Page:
The migration of practice of trade of gujraties can be tracked back almost to the age of harappan civilization (according to the pots excavated at Lothal) their migration to Bihar began about hundred years back. They were attracted due to rich mineral resources, coalfields and bidi patta business. Another major attraction for them in the earlier part of this century was the railway contract work as the Chhotanagpur plateau was still underdeveloped. The industrial town of Jamshedpur after the establishment of TISCO was lucrative avenues for them. Apart from the contract work another field in which they outshine is jewellary business. They own almost all the major jewellery shops of Jamshedpur. Their entrepreneurial ability is evident from their success in trading motor parts and vehicle like the Mithila Motors Pvt. Ltd, Fairdeal Automobiles, PEBCO motor Ltd. to mention just a few. Parikhs, Kamanis, Tonks, Thakkars and Thankeys of Jamshedpur are all the business power to be reckoned with. The prominent women entrepreneur who made rapid strides in the field of business are Ms. Devi Ben, Mrs. Darshana Tong, Mrs. Roop Rani, Mrs. Smitha Parikh, Mrs. Kusum Ben Kamani and others. So it is mainly for business that majority of Gujraties settled in Jamshedpur.
The life style of gujratis in Jamshedpur depends on their origin. Gujarat although can be geographically divided into three regions – KUTCH, SAURASHTRA and KANTHIAWAR. Each region has own distinct feature from the rest and this difference are palpable among the Gujratis here as well. Since Kutch is next to Sindh it is exemplified by Sindhi culture in their food habits, dresses and folk songs. Their mirror work and Sindhi embroidery called “KUTCHI BHARAT” is a hallmark of their culture.
The beauty of a Gujrati song is elevated by DOHA in which the singer highlights the theme of the song and their tune are nearly similar and most of the songs start with a Doha.
The most interesting features of the song and dance like Garba and Dance is that everybody can participate in them irrespective of age, sex, religion or income.
Every festive occasion including marriage is an occasion to dance and sing but the festival of Navratri or Durga Pooja perhaps the most important celebration from the EKAM to DASHMI, i.e., from the first day of the pooja to the tenth or Vijaya Dashami day.
Diwali is the most important festival for this community as a goddess Laxmi, the goddess off the wealth is worshipped. This day is also known for CHOPRA POOJAN when old account books are cleared of and new ones start from the first day of the Kartik in the New Year.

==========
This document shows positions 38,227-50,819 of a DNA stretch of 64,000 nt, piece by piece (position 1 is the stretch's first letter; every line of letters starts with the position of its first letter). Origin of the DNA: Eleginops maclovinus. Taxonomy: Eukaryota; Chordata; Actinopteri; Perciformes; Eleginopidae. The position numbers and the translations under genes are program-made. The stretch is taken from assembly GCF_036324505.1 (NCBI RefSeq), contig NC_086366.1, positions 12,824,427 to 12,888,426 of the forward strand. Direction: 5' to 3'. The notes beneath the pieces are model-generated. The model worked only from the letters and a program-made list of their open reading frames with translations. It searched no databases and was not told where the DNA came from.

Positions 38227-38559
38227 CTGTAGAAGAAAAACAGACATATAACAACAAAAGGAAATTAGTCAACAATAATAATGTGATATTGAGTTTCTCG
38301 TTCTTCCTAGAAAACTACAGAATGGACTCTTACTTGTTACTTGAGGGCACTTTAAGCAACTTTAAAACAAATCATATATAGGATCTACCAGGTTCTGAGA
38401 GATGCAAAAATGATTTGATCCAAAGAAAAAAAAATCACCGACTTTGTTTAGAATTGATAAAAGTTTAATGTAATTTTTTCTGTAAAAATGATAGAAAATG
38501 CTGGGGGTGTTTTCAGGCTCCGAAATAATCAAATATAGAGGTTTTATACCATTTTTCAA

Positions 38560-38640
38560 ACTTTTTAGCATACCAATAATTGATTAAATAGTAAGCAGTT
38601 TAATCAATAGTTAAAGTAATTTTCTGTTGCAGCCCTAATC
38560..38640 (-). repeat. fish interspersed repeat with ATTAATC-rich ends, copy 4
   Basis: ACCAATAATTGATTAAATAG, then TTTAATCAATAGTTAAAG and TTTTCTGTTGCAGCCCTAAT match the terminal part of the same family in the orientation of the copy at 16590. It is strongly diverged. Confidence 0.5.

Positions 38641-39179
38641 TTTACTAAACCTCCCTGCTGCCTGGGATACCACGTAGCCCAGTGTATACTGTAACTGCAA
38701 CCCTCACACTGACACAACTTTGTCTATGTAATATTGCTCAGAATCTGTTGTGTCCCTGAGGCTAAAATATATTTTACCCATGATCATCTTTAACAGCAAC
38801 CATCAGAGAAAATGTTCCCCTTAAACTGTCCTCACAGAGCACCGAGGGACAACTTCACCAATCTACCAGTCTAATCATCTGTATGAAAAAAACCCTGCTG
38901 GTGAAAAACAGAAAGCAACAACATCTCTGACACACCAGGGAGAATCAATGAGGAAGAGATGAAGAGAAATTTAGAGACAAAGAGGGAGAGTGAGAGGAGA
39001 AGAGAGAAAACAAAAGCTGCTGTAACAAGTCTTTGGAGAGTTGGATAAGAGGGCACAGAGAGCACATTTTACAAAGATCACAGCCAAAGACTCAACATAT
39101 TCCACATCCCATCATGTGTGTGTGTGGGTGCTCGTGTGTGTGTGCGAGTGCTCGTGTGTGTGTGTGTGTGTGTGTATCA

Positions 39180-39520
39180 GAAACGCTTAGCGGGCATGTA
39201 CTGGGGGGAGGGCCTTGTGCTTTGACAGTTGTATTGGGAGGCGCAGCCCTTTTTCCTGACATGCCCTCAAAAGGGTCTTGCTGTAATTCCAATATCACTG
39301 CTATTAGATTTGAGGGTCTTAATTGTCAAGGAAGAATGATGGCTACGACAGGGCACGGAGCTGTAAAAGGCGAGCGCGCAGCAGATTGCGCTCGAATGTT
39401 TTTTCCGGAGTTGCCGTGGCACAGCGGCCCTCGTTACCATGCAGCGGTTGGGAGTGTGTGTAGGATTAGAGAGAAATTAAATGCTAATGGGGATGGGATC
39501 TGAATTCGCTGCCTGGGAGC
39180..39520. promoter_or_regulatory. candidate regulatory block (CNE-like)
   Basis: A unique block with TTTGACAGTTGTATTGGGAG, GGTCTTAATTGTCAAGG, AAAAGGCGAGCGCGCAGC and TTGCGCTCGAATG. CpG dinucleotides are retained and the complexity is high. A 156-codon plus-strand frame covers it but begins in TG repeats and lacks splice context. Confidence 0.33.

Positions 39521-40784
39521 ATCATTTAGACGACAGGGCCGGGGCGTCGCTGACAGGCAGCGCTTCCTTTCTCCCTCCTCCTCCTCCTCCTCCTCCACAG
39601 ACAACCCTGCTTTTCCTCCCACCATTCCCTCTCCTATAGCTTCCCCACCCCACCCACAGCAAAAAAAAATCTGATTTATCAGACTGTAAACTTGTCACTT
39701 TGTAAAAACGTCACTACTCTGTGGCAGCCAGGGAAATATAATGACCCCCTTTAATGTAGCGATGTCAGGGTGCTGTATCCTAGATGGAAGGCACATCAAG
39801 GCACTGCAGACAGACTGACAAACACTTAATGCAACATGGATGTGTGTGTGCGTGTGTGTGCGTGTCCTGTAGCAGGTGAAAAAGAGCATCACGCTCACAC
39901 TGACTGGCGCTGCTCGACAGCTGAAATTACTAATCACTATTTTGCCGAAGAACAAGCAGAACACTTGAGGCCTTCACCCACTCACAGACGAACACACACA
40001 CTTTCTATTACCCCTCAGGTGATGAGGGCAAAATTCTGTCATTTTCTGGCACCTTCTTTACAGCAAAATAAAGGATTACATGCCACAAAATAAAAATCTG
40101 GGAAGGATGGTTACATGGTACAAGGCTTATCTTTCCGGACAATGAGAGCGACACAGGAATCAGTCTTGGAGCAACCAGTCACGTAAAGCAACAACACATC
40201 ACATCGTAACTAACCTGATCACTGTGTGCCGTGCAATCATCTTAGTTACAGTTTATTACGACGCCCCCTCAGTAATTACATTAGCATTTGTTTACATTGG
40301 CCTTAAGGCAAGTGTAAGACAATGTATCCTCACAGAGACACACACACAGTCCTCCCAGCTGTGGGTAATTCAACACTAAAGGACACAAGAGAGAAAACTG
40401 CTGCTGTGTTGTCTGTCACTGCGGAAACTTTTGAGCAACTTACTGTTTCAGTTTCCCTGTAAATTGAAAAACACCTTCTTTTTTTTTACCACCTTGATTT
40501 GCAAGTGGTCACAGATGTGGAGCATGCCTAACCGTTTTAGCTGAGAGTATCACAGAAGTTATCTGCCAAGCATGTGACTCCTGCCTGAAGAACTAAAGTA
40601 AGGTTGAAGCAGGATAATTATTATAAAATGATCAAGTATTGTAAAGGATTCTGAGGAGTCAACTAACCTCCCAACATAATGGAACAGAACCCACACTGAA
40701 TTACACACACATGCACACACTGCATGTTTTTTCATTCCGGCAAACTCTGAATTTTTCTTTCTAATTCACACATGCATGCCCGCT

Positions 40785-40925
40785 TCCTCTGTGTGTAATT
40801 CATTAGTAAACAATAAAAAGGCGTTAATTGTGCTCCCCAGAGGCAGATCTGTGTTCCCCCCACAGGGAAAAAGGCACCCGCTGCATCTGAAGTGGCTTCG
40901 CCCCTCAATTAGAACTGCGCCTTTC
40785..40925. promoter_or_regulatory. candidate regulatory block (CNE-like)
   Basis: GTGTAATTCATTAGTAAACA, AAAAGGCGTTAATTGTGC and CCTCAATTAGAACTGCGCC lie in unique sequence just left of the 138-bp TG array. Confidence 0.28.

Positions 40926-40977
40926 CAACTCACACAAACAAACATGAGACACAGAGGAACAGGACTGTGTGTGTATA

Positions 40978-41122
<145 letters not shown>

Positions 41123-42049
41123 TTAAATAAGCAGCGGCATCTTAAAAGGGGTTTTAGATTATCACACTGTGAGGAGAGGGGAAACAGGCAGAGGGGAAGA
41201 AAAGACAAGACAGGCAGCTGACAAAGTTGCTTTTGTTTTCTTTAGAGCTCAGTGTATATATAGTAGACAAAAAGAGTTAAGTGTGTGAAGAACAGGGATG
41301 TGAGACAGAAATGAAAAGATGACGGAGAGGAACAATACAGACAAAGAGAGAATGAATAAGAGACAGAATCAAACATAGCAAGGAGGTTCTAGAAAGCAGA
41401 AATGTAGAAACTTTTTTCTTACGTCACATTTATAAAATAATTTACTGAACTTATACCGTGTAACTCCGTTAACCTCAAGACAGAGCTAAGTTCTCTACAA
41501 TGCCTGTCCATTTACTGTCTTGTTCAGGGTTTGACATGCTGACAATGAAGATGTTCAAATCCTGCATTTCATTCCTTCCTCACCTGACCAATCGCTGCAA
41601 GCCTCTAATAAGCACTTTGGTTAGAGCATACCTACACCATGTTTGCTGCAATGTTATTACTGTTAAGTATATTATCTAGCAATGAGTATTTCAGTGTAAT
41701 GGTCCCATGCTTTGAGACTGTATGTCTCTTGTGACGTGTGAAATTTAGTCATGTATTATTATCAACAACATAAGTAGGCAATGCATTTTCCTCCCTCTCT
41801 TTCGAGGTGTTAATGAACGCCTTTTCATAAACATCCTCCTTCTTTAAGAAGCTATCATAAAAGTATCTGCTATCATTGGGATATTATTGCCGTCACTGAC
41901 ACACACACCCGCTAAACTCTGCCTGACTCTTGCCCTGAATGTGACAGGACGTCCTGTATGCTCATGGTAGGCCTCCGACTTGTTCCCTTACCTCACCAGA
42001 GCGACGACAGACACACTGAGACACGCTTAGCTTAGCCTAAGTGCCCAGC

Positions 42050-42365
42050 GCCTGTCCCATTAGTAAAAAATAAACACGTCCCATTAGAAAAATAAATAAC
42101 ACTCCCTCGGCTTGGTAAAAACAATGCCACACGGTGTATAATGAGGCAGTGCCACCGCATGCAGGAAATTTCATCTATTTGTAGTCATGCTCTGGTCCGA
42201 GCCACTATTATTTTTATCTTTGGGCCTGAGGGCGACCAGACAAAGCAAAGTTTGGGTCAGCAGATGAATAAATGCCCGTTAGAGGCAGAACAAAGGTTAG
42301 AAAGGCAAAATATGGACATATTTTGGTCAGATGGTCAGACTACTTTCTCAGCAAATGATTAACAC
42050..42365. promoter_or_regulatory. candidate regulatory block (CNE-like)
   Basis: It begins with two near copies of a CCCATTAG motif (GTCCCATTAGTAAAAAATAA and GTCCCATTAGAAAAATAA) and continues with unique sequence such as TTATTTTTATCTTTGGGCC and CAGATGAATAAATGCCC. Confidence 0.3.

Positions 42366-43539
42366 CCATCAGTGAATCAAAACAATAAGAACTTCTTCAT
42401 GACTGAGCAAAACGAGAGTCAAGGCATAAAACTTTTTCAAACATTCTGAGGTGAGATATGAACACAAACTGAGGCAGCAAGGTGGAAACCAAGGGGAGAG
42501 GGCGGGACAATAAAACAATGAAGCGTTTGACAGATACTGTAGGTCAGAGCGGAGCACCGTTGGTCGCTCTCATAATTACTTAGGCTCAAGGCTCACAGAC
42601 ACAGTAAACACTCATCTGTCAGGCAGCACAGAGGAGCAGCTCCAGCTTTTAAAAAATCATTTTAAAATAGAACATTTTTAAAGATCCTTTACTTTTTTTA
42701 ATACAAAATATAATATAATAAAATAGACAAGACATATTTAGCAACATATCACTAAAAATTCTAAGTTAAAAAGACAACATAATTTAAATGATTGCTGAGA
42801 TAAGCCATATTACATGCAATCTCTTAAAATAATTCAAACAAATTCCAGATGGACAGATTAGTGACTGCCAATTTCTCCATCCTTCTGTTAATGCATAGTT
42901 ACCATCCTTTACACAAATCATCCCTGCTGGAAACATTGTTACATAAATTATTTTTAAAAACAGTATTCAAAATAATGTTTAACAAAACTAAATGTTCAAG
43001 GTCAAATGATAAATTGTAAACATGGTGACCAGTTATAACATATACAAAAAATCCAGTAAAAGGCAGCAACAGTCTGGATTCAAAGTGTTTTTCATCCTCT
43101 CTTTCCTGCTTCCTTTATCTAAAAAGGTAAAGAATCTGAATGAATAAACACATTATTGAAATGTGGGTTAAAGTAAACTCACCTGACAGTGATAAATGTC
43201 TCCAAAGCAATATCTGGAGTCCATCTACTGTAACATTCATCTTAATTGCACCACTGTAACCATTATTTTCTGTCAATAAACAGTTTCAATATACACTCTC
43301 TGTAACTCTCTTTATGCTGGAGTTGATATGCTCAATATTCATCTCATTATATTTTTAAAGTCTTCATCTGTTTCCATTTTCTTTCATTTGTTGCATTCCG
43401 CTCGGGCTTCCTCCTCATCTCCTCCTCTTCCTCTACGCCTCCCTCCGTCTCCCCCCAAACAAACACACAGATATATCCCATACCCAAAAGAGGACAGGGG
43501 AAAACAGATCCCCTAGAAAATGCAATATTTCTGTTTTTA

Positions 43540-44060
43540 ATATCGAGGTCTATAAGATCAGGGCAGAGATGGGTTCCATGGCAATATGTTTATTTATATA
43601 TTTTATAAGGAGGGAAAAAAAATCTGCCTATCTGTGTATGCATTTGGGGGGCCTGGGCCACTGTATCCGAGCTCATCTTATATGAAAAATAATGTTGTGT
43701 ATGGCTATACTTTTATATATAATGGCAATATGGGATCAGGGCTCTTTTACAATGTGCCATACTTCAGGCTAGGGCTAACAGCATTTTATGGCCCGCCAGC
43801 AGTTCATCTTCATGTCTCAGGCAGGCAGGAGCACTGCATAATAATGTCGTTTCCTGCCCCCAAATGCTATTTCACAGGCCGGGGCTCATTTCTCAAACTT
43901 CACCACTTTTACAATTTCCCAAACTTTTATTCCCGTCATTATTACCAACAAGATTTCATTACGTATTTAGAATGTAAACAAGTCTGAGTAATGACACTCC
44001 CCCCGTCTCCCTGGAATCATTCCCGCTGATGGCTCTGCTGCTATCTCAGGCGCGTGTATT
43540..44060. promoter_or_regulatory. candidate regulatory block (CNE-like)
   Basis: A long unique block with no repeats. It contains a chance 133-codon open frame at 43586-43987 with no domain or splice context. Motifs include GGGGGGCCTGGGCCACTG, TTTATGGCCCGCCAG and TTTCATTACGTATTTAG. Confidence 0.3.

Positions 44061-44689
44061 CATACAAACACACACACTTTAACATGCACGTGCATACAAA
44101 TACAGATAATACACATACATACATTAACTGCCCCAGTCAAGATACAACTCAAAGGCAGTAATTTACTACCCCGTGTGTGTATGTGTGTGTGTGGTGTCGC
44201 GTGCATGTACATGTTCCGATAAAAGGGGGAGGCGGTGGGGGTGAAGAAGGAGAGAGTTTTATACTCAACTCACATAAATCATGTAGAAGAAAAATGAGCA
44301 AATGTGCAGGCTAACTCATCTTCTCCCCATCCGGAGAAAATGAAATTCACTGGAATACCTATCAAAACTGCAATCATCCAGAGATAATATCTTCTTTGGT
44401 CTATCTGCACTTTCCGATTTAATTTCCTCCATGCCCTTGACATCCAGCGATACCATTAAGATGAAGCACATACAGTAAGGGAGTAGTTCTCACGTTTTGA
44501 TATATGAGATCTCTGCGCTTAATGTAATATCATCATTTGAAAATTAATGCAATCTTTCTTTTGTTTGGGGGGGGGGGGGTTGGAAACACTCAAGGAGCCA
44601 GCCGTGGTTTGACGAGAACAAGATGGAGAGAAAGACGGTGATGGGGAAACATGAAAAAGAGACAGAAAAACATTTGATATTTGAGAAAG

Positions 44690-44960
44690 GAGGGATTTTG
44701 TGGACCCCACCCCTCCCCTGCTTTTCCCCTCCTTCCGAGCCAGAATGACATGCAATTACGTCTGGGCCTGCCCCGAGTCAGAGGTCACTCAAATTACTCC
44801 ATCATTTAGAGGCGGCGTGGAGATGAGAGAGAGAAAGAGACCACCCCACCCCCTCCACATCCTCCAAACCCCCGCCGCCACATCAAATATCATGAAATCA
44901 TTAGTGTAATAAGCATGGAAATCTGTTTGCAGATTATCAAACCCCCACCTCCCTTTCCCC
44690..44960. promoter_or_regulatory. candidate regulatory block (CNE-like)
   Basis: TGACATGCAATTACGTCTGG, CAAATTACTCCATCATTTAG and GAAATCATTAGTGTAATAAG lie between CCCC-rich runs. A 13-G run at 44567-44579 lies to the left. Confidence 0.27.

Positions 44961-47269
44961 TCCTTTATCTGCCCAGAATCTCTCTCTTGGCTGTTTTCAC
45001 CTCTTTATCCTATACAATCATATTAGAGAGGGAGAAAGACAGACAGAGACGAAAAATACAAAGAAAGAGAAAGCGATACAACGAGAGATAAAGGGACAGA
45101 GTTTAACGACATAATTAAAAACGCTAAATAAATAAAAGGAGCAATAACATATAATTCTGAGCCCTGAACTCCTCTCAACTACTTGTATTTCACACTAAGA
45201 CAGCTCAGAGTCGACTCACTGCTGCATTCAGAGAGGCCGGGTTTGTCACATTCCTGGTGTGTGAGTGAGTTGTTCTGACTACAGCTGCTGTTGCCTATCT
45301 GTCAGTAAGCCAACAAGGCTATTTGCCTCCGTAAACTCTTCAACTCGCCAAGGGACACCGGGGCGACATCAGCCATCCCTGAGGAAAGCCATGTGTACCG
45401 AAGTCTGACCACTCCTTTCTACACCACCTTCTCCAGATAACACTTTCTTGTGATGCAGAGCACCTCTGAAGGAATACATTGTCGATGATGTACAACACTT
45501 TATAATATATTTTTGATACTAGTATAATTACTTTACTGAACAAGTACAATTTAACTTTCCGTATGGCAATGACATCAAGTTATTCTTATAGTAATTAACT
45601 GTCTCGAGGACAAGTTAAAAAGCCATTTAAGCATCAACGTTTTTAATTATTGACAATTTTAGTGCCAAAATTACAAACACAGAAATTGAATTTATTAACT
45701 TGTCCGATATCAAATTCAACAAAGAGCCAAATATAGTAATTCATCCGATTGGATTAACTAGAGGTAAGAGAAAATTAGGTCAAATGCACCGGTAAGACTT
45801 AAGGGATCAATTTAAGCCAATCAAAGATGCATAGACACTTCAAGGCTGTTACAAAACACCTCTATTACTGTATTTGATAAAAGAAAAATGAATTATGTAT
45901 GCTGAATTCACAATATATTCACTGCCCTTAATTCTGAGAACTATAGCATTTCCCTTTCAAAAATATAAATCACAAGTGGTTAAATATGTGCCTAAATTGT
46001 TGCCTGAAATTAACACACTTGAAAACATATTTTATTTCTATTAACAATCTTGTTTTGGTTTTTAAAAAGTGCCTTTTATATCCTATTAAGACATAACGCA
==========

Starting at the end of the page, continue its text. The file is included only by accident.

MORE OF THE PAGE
As they are peace loving and close-knit community, they have established their sammelans and the samaj known as the GUJRATI SANATHAN SAMAJ, which was inaugrated, by Late Mr. S.K.Nanavati on 15th August 1967.
The Samaj organizes social culture and religious functions also, the striking features of the samaj is that it is open for all other communities. It also organizes cultural programmes, marriages and other celebrations. A function was organized in 1968 by Dorga Maharaj (author of Bhagwat Purayann), which is memorable. All four pits Shankaracharya have visited the samaj.
Besides Sanathan Samaj there is a joint Samaj run by the Jain community of Kamani and Babu Bhai Gandhi family, one Jalaram Satsang Mandal branch (the origin at Swarashtra Virpur near Rajkot). Here in Jamshedpur they provide free food to the poor twice a week, “Netradaan Yojna”, a free medical service without any distinction of cast and creed is given by the samaj.
Gujrati bhagini Mandal formed by Women folk to uplift the poor by providing then free education and medicines. Mrs. Vasu Ben Parikh founded this mandal 30 years back. Mrs. Beena Parikh contributed to the upliftment of the poor by running Sri Gopal Krishna Seva Trust & Kamla Ben Parikh Charitable Trust.
There are Gujrati schools like Narbheram Hansraj School, Surti Gujrati School at Sakchi and Bistupur area. D.N.Kamani school which are run by Gujrati people under separate committees.
Thus, this community is more or less liberal compared to any others in Jamshedpur. Although the old generations are still conservative, religious and follow their traditional ways but the new generation breaks the barrier and goes for inter-cast or inter-religious marriages. On the whole it can be said that they go out of their way to help others or the new comers, as they know the trouble that an outsider goes through.